“The obligations become much more complex in that case,” Flockton says. “Who you lodge the IPT payment with will depend on how the contracts are constructed and which of the multiple insurers has the liability to pay. The lead co-insurer would be liable in some contracts but not all.”
So what do brokers and insurers need to do to facilitate IPT payments? The reality is if brokers have not received instructions from insurers explaining how to make the payments, they need to contact the insurers and start making arrangements. But whatever processes insurers and brokers put in place will become redundant if the much anticipated amendments are unveiled between now and the Budget.
“Insurers are scratching their heads wondering how they will engage with brokers to collect this,” Ellis says.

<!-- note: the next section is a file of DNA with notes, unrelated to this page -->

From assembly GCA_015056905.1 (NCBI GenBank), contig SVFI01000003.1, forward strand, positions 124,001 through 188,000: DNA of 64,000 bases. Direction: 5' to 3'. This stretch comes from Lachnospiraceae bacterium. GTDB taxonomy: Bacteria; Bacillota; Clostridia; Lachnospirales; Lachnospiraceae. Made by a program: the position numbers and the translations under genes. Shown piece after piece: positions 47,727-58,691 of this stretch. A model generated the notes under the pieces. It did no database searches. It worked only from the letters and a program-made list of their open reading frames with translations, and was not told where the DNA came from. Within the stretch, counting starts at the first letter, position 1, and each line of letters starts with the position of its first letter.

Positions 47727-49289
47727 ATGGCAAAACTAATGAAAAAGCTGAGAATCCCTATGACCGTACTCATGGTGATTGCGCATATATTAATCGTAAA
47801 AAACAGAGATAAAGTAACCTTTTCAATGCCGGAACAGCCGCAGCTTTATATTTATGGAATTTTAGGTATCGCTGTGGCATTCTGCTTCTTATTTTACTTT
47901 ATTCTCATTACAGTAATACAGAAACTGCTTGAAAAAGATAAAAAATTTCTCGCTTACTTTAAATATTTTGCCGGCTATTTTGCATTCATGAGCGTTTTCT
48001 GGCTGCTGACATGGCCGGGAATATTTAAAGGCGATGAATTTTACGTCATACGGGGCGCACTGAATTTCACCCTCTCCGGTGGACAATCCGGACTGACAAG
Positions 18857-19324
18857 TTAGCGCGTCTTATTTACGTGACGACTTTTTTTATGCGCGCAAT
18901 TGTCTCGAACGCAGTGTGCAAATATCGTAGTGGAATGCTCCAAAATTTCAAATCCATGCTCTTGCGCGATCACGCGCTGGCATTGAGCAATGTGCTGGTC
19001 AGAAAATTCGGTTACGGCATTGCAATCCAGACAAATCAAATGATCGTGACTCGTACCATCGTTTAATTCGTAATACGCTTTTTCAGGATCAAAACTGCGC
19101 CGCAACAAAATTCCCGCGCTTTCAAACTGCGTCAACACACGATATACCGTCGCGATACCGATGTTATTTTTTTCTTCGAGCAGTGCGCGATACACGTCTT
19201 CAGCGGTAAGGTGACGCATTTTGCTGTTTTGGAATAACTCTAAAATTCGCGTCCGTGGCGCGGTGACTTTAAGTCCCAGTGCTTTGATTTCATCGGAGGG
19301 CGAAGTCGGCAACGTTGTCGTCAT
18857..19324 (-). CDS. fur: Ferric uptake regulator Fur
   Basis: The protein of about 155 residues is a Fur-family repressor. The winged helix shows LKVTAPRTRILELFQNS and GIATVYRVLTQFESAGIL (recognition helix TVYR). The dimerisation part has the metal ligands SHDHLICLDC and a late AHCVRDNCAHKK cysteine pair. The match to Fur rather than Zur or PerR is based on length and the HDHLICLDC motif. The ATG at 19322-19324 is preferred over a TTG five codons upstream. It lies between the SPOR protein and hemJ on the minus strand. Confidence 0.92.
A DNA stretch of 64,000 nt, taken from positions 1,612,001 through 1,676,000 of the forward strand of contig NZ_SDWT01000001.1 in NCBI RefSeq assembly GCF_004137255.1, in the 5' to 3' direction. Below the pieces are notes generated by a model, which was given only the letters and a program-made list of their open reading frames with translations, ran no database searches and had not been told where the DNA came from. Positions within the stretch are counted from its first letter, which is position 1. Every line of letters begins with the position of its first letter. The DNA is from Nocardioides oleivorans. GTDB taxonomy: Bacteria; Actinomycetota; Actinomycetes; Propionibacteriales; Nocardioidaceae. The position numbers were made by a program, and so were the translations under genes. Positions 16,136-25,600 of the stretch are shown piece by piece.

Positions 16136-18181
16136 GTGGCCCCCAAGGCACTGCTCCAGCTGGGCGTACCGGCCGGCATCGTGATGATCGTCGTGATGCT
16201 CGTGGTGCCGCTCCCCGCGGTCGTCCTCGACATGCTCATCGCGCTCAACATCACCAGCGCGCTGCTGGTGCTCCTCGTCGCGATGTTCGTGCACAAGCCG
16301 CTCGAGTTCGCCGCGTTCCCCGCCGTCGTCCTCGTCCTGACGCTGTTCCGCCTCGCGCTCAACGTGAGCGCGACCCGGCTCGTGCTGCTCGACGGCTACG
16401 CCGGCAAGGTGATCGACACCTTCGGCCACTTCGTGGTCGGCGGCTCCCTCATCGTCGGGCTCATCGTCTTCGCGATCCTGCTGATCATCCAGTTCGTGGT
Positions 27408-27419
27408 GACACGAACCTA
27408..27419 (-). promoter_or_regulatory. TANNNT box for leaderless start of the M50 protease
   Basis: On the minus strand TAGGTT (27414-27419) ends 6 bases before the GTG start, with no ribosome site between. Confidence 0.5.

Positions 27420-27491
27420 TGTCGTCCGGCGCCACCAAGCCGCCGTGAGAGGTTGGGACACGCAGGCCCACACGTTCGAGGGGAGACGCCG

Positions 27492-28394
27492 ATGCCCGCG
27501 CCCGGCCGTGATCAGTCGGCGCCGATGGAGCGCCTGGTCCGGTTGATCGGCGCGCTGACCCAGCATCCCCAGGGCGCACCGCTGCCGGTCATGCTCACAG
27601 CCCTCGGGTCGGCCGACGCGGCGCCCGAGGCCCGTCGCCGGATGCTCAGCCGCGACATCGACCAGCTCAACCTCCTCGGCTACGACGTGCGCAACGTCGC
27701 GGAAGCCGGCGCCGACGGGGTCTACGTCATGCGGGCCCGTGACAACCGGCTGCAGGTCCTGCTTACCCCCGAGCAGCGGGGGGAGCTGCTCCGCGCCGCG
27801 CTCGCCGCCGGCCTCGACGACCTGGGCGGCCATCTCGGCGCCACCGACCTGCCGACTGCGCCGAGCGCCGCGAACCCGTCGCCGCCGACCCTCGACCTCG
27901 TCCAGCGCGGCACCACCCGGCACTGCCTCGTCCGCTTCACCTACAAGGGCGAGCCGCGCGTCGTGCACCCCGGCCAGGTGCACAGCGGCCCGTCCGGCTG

And no one is clear about what – if any – amendments the government might introduce to make the new legislation more palatable.
One option is to narrow the changes so they do not apply to brokers’ charges where the policy has the potential to be placed through a panel of insurers. This would close a loophole highlighted by a recent court case against domestic repair company Homeserve, and exempt brokers. But Flockton is sceptical that such a change is likely to find its way into the final legislation.
“It has been discussed, but I think HMRC has two issues. First, a material change like that would effectively mean abandoning the
9 December implementation date to allow everyone to take account of it – and it’s unlikely to want any further delays to this legislation. Secondly, it does not want to do anything that would water down the measures and potentially leave scope for some businesses to find ways around the provisions,” he says.
HMRC is also unlikely to move on its determination to collect the tax from insurers rather than intermediaries. This single point, probably the issue that is causing the most grumbles among the broking fraternity, appears to be cast in stone. The expense of attempting to collect from brokers would cost far more than the estimated £10m the new measures are expected to raise.
Too much information